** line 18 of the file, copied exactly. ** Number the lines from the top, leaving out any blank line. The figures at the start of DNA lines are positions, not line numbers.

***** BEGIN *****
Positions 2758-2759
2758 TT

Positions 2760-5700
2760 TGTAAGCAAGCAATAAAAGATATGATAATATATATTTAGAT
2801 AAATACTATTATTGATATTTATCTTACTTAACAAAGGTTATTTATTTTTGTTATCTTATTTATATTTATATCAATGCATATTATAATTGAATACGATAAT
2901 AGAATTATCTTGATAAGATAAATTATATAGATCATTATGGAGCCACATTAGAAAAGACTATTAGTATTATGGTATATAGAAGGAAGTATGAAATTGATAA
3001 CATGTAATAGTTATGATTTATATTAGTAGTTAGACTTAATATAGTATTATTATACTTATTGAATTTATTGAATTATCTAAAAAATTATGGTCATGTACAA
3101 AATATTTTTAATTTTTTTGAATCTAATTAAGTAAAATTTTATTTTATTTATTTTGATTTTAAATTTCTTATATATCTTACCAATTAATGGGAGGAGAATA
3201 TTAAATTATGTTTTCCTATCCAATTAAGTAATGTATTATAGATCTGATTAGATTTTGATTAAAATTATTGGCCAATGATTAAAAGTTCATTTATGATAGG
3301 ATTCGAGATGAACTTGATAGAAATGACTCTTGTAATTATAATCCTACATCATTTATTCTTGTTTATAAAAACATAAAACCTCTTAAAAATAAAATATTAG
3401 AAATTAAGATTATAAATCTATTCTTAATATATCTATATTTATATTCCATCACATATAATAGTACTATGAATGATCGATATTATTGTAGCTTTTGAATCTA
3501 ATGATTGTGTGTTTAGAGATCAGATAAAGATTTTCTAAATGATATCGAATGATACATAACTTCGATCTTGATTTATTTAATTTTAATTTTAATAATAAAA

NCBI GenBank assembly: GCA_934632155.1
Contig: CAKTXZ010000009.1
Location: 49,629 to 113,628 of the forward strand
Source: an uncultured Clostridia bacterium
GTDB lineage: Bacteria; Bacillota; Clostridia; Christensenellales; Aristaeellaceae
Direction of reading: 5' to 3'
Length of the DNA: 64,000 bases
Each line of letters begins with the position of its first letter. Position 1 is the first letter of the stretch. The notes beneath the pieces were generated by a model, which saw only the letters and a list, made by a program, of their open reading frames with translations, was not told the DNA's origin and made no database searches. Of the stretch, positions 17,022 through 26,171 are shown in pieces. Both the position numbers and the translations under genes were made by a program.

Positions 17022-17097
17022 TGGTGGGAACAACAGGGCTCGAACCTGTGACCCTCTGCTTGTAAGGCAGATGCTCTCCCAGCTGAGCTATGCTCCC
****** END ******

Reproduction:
Direction of reading: 5' to 3'